The disappearing file feeds suspicions about the agency and the accused assassin.
All of the U.S. government’s files on the assassination of President John F. Kennedy are supposed to be released by October 26.
But one batch of CIA records on suspected assassin Lee Harvey Oswald has gone missing.
The records were part of a seven-volume file on Oswald held by the agency’s Office of Security.
The OS is responsible for protecting CIA property and vetting agency personnel and maintains a file system independent of the CIA’s Central File Registry.
Declassified CIA records show that Volume 5 of the file records existed as recently as 1978.
The disappearance of the records – discovered by JFK researcher Malcolm Blunt – is significant because the Office of Security was the first component of the CIA to open a file on Oswald – an ex-Marine who defected to the Soviet Union in October 1959 and was later charged with killing JFK in Dallas on Nov. 22, 1963.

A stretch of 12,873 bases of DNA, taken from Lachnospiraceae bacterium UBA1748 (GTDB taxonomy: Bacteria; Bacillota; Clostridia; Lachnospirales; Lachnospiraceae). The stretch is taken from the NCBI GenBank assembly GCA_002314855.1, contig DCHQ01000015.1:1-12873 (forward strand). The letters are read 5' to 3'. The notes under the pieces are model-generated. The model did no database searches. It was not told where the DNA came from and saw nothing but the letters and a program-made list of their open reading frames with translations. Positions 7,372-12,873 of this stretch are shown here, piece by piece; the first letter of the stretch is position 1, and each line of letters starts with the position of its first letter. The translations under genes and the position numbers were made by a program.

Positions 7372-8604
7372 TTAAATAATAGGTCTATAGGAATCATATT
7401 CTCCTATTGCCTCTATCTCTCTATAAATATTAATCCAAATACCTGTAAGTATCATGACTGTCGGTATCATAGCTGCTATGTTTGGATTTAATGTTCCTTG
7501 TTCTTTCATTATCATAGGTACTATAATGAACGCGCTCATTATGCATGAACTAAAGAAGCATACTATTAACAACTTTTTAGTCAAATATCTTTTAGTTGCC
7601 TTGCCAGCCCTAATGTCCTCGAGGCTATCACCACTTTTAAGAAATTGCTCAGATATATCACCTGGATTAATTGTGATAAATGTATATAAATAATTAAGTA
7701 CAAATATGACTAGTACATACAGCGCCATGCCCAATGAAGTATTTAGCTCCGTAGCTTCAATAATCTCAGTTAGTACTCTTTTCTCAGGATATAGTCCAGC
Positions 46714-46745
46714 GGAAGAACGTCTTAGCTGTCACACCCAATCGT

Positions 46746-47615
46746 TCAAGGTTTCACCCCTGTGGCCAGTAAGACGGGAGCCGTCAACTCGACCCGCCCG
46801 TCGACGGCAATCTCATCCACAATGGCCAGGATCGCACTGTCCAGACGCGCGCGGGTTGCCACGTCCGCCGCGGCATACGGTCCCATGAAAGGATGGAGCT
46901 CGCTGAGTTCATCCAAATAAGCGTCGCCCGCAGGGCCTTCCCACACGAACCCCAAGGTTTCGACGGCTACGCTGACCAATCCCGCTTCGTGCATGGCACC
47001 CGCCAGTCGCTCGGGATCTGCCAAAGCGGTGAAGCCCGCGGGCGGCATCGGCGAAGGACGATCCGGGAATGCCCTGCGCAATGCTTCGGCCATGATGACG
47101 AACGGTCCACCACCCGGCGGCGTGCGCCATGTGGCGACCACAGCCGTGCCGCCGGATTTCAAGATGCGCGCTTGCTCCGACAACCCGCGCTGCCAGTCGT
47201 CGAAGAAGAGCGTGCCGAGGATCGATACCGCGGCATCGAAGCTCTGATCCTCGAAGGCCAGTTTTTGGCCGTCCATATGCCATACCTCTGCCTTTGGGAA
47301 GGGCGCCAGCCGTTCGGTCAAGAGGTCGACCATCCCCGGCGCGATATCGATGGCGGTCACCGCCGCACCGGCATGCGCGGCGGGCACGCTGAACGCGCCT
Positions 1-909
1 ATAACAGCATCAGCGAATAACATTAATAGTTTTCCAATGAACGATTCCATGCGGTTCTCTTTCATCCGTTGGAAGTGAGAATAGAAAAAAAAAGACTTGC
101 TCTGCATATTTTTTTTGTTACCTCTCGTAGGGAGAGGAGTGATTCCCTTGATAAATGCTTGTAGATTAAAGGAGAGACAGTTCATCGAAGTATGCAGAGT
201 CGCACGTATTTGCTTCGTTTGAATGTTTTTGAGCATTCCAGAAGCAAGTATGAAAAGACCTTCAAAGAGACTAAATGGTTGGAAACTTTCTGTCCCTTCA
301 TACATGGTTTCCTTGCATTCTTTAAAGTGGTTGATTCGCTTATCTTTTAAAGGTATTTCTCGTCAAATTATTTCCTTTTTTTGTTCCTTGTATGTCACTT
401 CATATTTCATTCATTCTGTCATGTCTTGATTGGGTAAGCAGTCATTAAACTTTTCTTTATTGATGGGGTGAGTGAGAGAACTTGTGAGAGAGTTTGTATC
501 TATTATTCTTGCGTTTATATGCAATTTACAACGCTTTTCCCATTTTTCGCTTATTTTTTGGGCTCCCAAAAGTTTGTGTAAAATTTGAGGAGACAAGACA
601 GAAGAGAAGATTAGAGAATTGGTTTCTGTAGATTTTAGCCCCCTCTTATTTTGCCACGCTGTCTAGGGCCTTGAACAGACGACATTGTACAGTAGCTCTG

The official story that Oswald acted alone is widely disbelieved.
President Lyndon Johnson – First Lady Jackie Kennedy – Robert Kennedy – French president Charles DeGaulle and Cuban leader Fidel Castro all privately concluded that JFK was killed by his political enemies – not by a lone assassin.
As a result conspiracy theories have proliferated over the years – including President Trump’s bogus claim that Ted Cruz’s father was involved.